Overcoming the Fear of the Yoga Handstand
Start to walk feet toward hands, aiming to stack hips above shoulders, but not getting anywhere close to that. Extend left leg toward the ceiling—or, more realistically, toward the back of the room. Bend right knee and begin to hop on right foot as left leg kicks up.
Envision gracefully lifting up into a yoga handstand. In actuality, panic as soon as torso comes anywhere near perpendicular to the floor.
Hi! My name is Kat, and I’m terrified of handstands.
If I’m being honest, it’s not only Adho Mukha Vrksasana (Handstand) that instills sheer panic in me.
Pretty much all inversions do, except Headstand (at the wall, thankyouverymuch) and Shoulder Stand. And to be honest, the latter just makes my neck cranky unless I’ve got more than my fair share of blankets stacked beneath me.
What is it with being upside-down?
Here’s the thing: I know that my arms can support my body weight.
I mean, I’m a fan of arm balances in my practice, and I mostly do them without fear of falling on my face. Why is it, then, that I feel like as soon as I enter the realm of the yoga handstand, my arms will collapse underneath me and I’ll break my neck? It doesn’t make any sense, and yet, here I am.
Since I’m tired of being the only person in class who’s too afraid to even attempt kicking up at the wall, I’m ready to start taking action and facing my upside-down fears.
Take action—face your yoga handstand fears!
So I did it. I signed up for an arm balancing and inversions workshop at a local yoga studio. If you’re feeling like there isn’t enough support in an open class, a workshop is a great option to get insights and tips on a specific aspect of the yoga practice, and how it works in your body.
But what if you find out that the workshop has been canceled?
Don’t use a change in your original plan as an excuse to avoid something that scares you. Get creative and set up an alternative to keep working with your fear. I actually set a time to get assistance from a yoga teacher friend, who rescheduled the session. And rescheduled again. And again.
So what to do? How about give up on that idea, and have a breakthrough anyway. While external support is useful and has its place, seeking out information yourself and trusting in your instincts and abilities is important and allows you to grow.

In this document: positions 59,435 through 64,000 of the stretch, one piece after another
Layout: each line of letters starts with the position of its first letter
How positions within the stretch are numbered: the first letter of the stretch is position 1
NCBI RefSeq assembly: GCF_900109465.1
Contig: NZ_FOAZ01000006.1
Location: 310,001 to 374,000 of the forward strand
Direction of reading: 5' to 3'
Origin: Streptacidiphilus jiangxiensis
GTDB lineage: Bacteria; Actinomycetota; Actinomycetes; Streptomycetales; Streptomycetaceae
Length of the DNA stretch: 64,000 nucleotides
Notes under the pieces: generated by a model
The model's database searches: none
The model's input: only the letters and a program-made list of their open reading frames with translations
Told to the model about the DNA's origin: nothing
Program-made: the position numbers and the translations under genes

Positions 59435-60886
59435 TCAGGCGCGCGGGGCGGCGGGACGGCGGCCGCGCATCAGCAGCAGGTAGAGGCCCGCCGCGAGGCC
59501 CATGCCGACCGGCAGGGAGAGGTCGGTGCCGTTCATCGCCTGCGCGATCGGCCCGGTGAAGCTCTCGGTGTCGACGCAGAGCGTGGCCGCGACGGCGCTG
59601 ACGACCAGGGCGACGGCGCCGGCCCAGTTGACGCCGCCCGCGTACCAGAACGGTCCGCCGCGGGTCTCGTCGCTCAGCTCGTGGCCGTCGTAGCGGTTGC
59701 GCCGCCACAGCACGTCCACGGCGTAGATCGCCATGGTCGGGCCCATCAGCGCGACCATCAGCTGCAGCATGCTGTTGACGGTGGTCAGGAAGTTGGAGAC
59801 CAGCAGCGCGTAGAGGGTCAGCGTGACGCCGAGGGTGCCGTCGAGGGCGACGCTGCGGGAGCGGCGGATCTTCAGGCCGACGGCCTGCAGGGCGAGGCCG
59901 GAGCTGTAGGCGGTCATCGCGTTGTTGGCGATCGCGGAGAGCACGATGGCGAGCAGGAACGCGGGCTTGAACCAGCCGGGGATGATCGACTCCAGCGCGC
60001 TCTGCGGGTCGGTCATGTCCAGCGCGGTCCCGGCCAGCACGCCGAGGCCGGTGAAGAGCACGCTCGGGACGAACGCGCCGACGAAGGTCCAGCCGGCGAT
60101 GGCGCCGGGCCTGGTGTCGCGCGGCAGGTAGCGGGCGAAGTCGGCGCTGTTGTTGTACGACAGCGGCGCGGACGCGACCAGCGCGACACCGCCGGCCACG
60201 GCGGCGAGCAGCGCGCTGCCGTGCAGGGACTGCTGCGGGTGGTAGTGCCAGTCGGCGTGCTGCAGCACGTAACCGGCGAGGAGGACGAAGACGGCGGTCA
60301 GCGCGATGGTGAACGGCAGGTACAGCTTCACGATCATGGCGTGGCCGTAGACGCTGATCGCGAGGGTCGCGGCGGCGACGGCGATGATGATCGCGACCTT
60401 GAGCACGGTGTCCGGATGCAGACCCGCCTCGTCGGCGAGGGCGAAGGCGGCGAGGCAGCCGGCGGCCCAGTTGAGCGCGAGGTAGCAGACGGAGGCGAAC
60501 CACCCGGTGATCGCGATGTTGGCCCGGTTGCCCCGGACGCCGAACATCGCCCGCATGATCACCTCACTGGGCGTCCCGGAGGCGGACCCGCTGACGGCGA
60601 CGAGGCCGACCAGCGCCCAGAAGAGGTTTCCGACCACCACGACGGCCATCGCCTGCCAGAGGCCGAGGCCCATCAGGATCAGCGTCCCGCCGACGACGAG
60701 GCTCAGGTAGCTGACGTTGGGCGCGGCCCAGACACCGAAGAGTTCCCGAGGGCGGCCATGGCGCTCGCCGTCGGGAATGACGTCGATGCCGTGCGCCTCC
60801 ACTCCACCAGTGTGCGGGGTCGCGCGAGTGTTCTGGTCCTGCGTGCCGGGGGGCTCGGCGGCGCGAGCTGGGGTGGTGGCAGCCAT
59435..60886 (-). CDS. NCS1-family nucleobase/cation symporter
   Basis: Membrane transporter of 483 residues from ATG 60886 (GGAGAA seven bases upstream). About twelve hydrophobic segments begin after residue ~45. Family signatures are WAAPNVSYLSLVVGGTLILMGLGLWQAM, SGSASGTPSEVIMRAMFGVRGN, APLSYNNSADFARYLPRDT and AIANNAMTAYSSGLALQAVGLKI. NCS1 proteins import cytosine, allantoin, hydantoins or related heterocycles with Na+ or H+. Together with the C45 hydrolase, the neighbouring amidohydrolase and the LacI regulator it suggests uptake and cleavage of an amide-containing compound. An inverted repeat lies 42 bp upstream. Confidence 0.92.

Get there… slowly.
Since I’m the kind of person who doesn’t mind taking matters into my own hands (in this case, quite literally), I started thinking about the anatomy of Headstand versus Forearm Stand.
I recalled that during my teacher training, one of my friends pointed out how easily I could lift my head up off the ground thanks to the strength of my arms and shoulders. If I could do that, why couldn’t I transition from Headstand to Forearm Stand that way?
My first attempt was, well, a flop. With my head up, I fell down trying to bring my hands from interlaced to flat on the floor. However, since it almost worked, I decided to try kicking up.
My boyfriend—ever patient with my need to talk through asana—agreed to help me out as a spotter, only intervening at my request.
He gave me the eyes I needed to see what my body was actually doing, and after a few attempts, I managed to kick up into Forearm Stand—something that had never happened before in my life without a strong assist.
It’s all in your head.
I want to tell you that next I tried kicking up into Handstand, and it totally worked. I mean, I did try kicking up into Handstand, but it didn’t happen. Not even close.
So I did what any yogi with a goal and an internet connection would do: YogaGlo. I found a Noah Maze class about overcoming the physical and mental barriers to Handstand. With an open mind, I followed his instructions, isolating muscle groups and focusing on my breath.
I tried kicking up into Handstand. I still panicked.
Instead of growing discouraged, I remembered some recent moments in my practice: my first Eka Pada Koundinyasana (an arm balance), my first Urdhva Dhanurasana without an assist, and that kick up into Forearm Stand.
They all came the same way: I slowly built strength and flexibility over time, working incrementally, and then one day, when I didn’t expect it, I had the pose.
Do your practice and all is coming.
Although I wish I could tell you that my relationship with Handstand has now magically transformed, I can’t. I’m still nervous, still unsure how to trust my arms to support my entire body upside-down on my hands.
I’m not grasping now, though. I’m watching every video I can find online to break down the mechanics of handstand. I’m practicing the little hops that I can, even if they barely bring my feet off the floor right now. I’m building trust in myself, and I know that when I’m ready, Handstand will come.